Connections North tells a story that spans 300 years—from the time when Harvard College’s main source of income was the Charlestown ferry, through present-day Boston and the $253million Longfellow Bridge reconstruction project.
The exhibit reveals how the progression of bridges changed not just the area immediately surrounding the Charles River, but the entire face of the city.
“Historically, bridges are a very revealing, indicator of the issues faced by a society,”says exhibition curator Duane Lucia. “Is a bridge a private investment? Should it have a toll or should it be free to all? Should it be purely practical or should it be making an artistic statement? Bridges are more than just away to cross the river :they have social implications, too.”
Connections North delves into the social, economic, architectural and geographic impact of the first four bridges built from Boston’s West End: the Charles River Bridge, West Boston Bridge, Canal Bridge and Warren Bridge.
These structures opened up new markets for goods and enabled expansion along with residential and commercial development. In many ways, they were game-changers for the city.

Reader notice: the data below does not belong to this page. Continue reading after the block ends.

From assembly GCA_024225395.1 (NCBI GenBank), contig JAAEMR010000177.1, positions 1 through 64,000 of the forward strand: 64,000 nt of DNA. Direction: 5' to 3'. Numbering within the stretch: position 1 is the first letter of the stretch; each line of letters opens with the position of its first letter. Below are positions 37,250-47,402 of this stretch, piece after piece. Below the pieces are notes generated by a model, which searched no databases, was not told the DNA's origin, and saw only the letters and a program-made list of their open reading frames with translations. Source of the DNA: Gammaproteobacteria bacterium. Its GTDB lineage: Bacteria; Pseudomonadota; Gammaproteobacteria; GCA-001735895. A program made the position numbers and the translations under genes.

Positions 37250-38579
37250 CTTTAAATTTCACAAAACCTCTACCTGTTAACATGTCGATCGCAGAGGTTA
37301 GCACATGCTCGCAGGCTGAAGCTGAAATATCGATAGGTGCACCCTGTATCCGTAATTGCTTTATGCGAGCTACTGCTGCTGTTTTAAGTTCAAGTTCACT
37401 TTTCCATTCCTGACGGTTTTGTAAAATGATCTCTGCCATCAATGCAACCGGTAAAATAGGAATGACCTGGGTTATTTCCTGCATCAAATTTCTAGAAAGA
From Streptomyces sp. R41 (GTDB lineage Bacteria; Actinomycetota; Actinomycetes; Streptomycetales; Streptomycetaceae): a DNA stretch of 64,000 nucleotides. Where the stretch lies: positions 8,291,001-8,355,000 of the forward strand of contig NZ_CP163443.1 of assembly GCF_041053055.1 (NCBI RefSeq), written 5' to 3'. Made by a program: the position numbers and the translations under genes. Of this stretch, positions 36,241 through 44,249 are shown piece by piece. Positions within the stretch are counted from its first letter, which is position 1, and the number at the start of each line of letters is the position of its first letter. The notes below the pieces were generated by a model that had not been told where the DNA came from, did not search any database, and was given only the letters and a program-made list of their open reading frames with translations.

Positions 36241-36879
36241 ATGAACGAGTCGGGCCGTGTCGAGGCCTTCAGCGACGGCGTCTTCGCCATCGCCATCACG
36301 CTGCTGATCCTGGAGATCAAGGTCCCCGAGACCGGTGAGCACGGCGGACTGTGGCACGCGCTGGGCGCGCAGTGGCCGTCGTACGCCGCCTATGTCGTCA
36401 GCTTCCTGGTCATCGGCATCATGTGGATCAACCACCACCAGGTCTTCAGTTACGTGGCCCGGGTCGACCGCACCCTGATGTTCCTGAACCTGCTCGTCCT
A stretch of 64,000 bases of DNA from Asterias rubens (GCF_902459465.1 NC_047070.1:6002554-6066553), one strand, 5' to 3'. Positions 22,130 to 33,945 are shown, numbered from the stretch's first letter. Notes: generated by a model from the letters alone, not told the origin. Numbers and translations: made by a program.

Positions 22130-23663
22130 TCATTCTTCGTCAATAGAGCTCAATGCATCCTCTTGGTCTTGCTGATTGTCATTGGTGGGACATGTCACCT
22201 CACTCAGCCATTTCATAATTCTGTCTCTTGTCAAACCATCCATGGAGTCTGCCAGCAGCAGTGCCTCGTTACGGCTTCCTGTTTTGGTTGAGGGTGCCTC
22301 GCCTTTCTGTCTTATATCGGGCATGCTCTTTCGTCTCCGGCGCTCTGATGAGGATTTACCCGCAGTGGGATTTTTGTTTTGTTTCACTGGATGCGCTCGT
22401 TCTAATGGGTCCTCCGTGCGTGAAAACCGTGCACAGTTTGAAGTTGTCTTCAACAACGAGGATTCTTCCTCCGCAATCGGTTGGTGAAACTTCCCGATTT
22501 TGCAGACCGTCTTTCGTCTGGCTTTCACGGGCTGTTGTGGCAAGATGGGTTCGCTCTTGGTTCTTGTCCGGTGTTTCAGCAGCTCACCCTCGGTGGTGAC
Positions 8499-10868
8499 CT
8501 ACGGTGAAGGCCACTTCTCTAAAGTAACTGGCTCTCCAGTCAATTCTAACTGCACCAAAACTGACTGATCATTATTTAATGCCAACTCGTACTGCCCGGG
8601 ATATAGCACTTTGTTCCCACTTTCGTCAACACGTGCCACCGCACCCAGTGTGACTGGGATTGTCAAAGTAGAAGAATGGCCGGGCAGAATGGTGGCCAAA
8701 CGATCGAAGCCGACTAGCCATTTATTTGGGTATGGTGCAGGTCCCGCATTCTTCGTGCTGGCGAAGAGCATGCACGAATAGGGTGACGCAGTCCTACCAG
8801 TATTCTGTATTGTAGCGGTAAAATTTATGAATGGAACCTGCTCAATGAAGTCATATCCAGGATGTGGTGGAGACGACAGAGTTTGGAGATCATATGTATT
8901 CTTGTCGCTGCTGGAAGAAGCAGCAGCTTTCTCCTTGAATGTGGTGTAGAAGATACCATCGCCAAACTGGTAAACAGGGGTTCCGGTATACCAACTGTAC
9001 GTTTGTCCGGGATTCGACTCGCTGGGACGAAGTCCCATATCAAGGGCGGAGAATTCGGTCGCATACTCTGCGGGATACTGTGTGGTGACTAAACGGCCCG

The exhibition features many historical pictures and maps that reveal the original shape of Boston (before it was filled in during the land-‐making programs of the 19th century) and recounts how the dynamic of transport was key to that evolution.
Exhibit and Design copyright Duane Lucia.
Did you know…
that for 150 years Harvard college depended on an unusual source of income: its ferry. Harvard opposed attempts to build bridges, claiming that more visitors would put “scholars in danger of being too much interrupted in their studies & hurt in their morals.”
It’s easy to forget that Boston is a peninsula surrounded by water, but until the Charles River Bridge was built in 1786 there there were only two ways to get to Cambridge: take the Charlestown ferry, owned by the Harvard Corporation, or make an 8 mile journey overland via Boston Neck (Washington Street) through Roxbury and Brookline.
Connections North tells a story spanning 300 years about the bridges that changed not only the area immediately around the Charles, but the entire face of Boston, which benefited from new resources brought in from the north. We’ll be covering the Charles River Bridge, West Boston Bridge, Canal Bridge and Warren Bridge, along with their design, construction and the political intrigues they stirred up!